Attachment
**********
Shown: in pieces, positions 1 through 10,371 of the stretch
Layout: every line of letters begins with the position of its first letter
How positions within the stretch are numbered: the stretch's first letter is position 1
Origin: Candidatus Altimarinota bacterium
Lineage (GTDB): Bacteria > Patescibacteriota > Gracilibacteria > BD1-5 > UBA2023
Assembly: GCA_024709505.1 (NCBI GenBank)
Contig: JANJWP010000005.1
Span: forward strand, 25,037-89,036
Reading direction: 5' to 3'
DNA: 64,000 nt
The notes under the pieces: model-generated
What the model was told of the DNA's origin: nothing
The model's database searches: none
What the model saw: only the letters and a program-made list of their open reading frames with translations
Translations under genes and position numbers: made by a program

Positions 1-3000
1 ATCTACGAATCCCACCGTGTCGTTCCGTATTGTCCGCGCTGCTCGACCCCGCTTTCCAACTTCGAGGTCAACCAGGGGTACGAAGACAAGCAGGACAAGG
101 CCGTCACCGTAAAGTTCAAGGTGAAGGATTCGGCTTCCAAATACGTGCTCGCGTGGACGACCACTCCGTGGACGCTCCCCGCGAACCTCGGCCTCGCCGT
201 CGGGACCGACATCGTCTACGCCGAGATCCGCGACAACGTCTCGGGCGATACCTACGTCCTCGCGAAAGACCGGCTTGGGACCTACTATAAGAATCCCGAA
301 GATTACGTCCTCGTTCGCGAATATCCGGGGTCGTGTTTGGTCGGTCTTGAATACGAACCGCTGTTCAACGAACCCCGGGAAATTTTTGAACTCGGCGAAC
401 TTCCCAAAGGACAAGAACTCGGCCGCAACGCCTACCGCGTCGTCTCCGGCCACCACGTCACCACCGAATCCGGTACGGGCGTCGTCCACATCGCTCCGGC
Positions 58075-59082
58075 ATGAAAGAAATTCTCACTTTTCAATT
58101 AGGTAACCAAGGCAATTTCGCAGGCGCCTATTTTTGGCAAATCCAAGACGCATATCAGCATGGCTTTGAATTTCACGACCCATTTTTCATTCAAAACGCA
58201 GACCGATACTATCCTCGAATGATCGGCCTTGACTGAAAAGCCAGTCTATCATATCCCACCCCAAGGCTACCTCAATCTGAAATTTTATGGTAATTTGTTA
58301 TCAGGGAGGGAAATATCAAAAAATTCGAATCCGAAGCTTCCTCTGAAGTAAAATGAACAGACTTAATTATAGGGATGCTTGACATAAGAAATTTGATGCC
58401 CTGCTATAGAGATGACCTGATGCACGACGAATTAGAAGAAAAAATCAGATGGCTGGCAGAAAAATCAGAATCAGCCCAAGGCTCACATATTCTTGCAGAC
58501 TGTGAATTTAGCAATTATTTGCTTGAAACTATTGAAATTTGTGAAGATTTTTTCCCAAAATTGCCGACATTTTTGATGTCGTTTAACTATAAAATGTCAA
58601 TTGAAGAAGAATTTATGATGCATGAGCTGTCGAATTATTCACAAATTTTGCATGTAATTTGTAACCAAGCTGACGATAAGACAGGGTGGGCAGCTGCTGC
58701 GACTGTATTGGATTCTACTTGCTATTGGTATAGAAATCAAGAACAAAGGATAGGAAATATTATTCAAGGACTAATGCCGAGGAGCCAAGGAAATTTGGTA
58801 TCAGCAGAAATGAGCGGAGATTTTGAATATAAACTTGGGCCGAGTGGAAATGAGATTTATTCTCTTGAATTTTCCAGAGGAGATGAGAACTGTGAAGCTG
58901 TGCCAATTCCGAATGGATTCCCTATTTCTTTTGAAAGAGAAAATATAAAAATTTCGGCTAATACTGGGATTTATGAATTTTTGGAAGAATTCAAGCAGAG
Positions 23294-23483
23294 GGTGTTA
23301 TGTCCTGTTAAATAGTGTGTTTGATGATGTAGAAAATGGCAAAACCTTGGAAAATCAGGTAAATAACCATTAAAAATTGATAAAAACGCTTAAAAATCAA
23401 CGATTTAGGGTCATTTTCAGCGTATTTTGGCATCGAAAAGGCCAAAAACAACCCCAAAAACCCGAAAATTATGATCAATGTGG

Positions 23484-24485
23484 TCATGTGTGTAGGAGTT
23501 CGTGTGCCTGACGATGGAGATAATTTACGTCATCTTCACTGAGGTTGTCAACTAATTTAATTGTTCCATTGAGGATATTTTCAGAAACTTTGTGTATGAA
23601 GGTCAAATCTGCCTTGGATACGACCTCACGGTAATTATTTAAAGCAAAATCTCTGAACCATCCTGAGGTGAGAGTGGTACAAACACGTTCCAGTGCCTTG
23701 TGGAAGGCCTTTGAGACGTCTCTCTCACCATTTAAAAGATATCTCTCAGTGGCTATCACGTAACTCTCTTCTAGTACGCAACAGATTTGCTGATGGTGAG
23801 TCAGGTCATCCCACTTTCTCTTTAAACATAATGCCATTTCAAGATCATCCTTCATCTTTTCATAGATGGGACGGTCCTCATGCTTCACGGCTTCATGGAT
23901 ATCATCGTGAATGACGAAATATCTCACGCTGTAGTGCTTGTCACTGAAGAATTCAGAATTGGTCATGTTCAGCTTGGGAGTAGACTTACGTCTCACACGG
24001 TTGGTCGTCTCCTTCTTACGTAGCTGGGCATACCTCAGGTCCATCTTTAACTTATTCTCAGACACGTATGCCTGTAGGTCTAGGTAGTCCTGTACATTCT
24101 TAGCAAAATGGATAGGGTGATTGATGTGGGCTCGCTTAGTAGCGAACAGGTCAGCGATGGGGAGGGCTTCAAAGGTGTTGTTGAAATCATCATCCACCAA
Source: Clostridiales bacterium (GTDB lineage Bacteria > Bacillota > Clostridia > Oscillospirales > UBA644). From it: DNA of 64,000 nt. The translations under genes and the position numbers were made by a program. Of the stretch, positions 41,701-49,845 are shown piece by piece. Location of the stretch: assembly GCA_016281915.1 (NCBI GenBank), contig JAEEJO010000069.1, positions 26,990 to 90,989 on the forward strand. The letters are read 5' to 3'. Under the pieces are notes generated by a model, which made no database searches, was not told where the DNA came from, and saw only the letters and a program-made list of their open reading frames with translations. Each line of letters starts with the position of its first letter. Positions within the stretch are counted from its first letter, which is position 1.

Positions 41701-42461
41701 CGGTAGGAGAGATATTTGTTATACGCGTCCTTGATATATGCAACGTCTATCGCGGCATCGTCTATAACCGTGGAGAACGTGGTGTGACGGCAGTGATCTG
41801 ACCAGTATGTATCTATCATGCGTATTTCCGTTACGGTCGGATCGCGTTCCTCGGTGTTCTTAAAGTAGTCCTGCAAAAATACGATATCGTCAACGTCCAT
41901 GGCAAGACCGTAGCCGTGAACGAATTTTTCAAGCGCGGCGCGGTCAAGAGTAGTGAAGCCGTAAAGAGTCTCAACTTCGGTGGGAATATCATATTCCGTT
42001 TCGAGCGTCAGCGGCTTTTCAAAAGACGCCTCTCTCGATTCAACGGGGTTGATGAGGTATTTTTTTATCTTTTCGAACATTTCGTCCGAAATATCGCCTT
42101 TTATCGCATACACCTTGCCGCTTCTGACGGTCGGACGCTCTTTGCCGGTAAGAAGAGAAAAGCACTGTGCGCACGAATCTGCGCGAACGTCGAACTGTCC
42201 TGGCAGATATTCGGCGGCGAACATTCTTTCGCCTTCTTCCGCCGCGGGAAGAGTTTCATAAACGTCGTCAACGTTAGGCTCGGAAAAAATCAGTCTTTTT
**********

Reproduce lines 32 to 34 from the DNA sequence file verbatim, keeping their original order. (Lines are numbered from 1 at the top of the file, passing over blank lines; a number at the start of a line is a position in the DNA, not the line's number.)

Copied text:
58901 TGCCAATTCCGAATGGATTCCCTATTTCTTTTGAAAGAGAAAATATAAAAATTTCGGCTAATACTGGGATTTATGAATTTTTGGAAGAATTCAAGCAGAG
Positions 23294-23483
23294 GGTGTTA